Tactics and Tools

Is Religion Illogical?

Author Brett Kunkle Published on 03/05/2013

Learn to spot the non-sequiturs atheists sometimes use to argue against Christianity.

“Religion is capable of driving people to such dangerous folly that faith seems to me to qualify as a kind of mental illness.” So says Richard Dawkins, author of the God Delusion and godfather to the New Atheists. This recent breed of atheist is no longer satisfied to pronounce religion as mistaken. “Believers aren’t merely wrong, they’re irrational. And to such a degree that they very likely suffer psychological disorders.”

But is it the believer who is irrational? I don’t think so.

Recently, I took a group of high schoolers from a local church in Southern California on their first Berkeley mission trip. For students and staff, it was a rational test of Christianity’s truth claims. It was also an occasion to humbly yet confidently demonstrate the utter irrationality of atheism.

The laws of logic govern human thought and communication. We haven’t created them, we’ve discovered them. Logic is part of the furniture of the universe. These laws of thought assist us in evaluating the rationality of various truth claims. And we employed them in Berkeley with atheists we met with. Here’s an example.

A non-sequitur is a common logical fallacy we find in atheistic arguments. When a conclusion or statement does not logically follow from a previous argument or statement, one commits this fallacy. Thus, a non-sequitur is an irrational conclusion. Here are two we encountered in Berkeley:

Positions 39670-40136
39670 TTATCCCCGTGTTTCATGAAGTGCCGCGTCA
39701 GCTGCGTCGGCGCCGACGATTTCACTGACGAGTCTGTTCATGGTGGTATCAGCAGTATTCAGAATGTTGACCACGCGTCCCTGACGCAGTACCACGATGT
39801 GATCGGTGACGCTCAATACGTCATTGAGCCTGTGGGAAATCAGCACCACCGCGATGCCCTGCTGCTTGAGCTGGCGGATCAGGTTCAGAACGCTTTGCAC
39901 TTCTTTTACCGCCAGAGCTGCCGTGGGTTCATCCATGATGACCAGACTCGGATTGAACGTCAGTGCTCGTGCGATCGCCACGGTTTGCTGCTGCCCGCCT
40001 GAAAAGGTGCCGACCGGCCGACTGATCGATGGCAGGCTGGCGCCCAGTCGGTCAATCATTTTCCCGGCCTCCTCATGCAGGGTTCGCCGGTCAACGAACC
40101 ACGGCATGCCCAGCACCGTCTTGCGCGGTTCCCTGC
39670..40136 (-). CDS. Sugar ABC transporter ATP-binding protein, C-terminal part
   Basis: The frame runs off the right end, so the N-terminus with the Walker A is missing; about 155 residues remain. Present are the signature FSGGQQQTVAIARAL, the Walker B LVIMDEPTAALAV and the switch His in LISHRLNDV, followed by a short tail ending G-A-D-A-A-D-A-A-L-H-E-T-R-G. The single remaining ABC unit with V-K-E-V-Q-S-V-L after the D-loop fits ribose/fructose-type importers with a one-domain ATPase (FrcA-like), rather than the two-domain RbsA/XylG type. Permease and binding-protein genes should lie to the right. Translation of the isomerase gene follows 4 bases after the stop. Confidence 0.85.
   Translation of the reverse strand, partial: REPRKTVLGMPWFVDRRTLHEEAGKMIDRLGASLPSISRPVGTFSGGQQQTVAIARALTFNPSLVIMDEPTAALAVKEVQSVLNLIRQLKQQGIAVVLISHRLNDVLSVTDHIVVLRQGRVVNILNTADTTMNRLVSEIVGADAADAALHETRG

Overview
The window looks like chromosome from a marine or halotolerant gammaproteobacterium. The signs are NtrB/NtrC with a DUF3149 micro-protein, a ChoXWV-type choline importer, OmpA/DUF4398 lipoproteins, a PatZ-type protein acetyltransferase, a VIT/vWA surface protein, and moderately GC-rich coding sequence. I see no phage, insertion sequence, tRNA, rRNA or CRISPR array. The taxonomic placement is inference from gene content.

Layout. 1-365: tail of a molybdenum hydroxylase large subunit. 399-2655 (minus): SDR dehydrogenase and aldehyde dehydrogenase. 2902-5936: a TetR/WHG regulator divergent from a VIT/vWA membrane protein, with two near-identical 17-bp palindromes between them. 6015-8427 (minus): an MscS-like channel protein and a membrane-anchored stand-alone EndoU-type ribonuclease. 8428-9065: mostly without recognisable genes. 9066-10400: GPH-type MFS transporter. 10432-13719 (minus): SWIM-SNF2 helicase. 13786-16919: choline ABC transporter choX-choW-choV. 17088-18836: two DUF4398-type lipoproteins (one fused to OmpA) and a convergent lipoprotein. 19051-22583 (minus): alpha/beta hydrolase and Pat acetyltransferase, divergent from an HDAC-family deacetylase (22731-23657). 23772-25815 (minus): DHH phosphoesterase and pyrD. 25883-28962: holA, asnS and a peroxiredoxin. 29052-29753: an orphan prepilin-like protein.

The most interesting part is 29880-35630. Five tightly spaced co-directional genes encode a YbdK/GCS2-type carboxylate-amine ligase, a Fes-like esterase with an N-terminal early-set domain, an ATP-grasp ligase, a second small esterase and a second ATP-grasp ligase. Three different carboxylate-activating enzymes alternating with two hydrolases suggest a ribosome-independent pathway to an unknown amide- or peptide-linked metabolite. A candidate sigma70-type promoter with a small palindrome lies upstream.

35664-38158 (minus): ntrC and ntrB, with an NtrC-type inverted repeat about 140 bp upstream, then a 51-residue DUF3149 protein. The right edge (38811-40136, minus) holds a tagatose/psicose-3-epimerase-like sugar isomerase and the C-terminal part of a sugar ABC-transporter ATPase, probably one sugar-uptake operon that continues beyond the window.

#1—“The Bible is completely unreliable, and therefore we should doubt Jesus even existed.”

Atheists like to point to the alleged errors in the Bible to cast doubt on Jesus’ very existence. The atheist is mistaken in his claim the Bible is unreliable but let’s give it to him for the sake of argument. Here’s the question we taught students to ask: “So, what follows?” The atheist concludes Jesus does not exist. But that doesn’t follow.

Imagine a book recounting the life of George Washington. Upon close inspection, we discover errors and contradictions. It claims he was a general in the Civil War and was the third president of the United States. Does it follow from these errors that George Washington never existed? Of course not. In the same way, alleged Bible errors do not disprove Jesus’ existence.

#2—“There can’t be a Designer when there is so much imperfect design in the natural world.”

Atheists point to flaws in the natural world as evidence against a Designer. Deficiencies in the human eye are a favorite example. But here’s our question: “So, what follows?” Does imperfect design mean a Designer doesn’t exist? Of course not. Have you ever owned a car? Talk about imperfect design. Cars break down all the time. But it doesn’t follow they weren’t designed.

So we employed the tools of logic to show it was actually the atheist’s arguments that were irrational.